Coursera: Gamification Notes II

Motivation & Psychology (I)

For Gamification you need psychology to a certain degree to understand users motivation and making gamification effective. Motivation is different for everyone and can be counterintuitive. 

Cognitivism - about the mental states, internally.

Behaviorism - looking externally at what people do. Testing what goes in and out of the persons behavior. Making a stimulus connect with a behavior and leading to something good or a consequence. 

  • Observation - Pick up on people's reaction and learn from it.
  • Feedback loops - Users seeing this learn and get a reaction from it.
  • Reinforcement - Learning between motivation and gamification system.

Behavioral economics - "lets look at what people actually do"

  • Loss aversion 
  • Power of default
  • Confirmation bias

  • Tangible/intangible
  • Expected/unexpected
  • Contingency
    • Task noncontingent
    • Engagement
    • Completion
    • Performance

Reward Schedules - A time framework that the reward is given. have a significant implications for the psychological reaction that the rewards produce.  
  • Continuous - Least interesting to users
  • Fixed Ratio*  - Easy to due but doesn't last long for the user. 
  • Fixed Interval*  - Easy to due but doesn't last long for the user.
  • Variable - Most interesting to the user but hard to implement. Example the Slot Machine.
    • Competitive/Non-competitive
    • Certainty/Uncertainty
Good as gamification can be its important to not get the user too addicted that they can no longer make good judgments like with the Slot Machine.

References
Apple Store - Lounges rather than a quick checkout process.
World of WarCraft - "Accomplished Angler"

Resources
Operant conditioning


Motivation & Psychology (II)

Limits of Behaviorism - "it does not get you as focused much on what's actually going on, what's really deep-down motivating people".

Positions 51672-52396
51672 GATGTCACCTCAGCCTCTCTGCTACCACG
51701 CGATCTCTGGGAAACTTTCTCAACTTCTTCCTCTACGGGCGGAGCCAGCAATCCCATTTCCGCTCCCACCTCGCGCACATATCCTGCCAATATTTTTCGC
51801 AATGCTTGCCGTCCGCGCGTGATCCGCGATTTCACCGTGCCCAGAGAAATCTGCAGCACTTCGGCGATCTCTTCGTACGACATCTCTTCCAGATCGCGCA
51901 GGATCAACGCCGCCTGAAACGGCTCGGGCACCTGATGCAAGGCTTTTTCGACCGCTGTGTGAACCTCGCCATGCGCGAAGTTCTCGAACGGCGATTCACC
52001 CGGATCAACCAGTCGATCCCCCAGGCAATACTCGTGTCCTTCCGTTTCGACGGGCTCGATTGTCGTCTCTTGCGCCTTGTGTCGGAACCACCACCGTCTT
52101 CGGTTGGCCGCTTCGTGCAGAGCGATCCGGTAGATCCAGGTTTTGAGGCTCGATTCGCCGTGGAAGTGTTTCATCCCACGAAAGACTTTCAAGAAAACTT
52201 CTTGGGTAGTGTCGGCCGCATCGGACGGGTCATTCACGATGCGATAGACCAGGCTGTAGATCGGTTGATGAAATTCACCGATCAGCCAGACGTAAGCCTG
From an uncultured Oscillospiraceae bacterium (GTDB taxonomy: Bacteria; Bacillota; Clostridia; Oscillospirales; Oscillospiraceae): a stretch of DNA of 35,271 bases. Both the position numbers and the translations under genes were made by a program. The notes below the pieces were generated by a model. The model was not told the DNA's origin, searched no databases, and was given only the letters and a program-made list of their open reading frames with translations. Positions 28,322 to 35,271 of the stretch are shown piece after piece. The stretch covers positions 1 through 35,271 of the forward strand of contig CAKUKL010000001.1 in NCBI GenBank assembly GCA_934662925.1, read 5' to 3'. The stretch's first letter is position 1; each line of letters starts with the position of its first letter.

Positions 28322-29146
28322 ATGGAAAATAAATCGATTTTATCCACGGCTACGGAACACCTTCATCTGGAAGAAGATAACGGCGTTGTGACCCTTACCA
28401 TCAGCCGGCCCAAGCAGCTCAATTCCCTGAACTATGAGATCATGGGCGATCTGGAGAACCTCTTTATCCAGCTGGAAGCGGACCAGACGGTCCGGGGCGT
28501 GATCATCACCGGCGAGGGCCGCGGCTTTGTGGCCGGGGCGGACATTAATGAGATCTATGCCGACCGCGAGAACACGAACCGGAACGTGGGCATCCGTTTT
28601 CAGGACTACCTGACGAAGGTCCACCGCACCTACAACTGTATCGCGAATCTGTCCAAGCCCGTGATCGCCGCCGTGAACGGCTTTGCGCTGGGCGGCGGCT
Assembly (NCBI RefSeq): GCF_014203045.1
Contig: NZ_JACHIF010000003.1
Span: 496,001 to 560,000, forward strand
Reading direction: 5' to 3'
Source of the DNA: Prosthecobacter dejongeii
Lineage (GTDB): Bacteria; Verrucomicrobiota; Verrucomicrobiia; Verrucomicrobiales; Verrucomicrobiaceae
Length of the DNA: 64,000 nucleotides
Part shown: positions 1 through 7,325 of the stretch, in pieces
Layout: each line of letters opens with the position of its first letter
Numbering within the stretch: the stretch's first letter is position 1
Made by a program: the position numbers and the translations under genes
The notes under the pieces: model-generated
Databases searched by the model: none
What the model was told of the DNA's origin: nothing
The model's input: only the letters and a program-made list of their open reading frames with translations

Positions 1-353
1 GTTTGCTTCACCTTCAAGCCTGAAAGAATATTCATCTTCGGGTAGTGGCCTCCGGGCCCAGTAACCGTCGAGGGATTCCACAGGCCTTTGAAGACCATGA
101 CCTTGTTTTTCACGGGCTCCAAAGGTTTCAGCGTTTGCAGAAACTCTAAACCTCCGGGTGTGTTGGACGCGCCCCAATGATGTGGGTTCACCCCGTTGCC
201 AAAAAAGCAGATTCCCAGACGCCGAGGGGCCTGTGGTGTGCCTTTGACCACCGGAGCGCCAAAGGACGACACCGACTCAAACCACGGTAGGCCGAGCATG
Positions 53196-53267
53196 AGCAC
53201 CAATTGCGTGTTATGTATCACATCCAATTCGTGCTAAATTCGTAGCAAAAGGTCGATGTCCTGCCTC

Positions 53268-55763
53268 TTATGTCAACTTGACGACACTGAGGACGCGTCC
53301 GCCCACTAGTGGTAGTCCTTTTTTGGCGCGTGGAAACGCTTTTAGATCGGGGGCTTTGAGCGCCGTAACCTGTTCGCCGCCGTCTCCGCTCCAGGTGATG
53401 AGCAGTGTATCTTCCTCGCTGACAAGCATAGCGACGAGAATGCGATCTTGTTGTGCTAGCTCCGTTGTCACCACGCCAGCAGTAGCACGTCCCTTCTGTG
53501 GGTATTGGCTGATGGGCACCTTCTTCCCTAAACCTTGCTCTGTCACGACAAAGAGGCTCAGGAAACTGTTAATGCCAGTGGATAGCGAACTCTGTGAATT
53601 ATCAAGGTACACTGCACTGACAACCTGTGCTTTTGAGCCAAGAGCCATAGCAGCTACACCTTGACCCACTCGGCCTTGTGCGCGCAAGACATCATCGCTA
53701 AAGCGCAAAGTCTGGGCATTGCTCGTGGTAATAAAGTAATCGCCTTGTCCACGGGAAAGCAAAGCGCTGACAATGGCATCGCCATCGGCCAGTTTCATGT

Dangers of Behaviorism - leveraging the behavior of people can be dangers to the users, the business's image and government policies.  

Hedonic Tradmill - Feedback loop needs to consistent or it has no effect. This can be difficult to keep up with for the developer. 

The mind is a great pattern recognizer and will look for patterns to anticipate when the reward will be coming. At that point the rewards will be no longer meaningful to the player.

Intrinsic and Extrinsic Motivation
Intrinsic - Focusing on completing something just to do it. "I'm doing it because I want to do it."
Extrinsic - "Doing something for the reward but not about the thing itself".

SAPS (Zichermann)
Rated in order of the cost to implement. Status being the cheapest.
  • Status
  • Access
  • Power
  • Stuff
How rewards can de-motivate
Rewards acting as intrinsic motivators can chase out the intrinsic reward that the player already had. Leading to a overjustification effect to the user. This happens when a user substitutes an intrinsic reward an extrinsic which can reduce the players motivation. 

Self-Determination Theory - People are not always motivated  by rewards. using the Motivational spectrum. 

Competence - Your are achieving something!
Autonomy - Doing it on your own choice.
Relatedness - Something be on yourself.

References
Tom Stuker - Achievement with United Airlines. 

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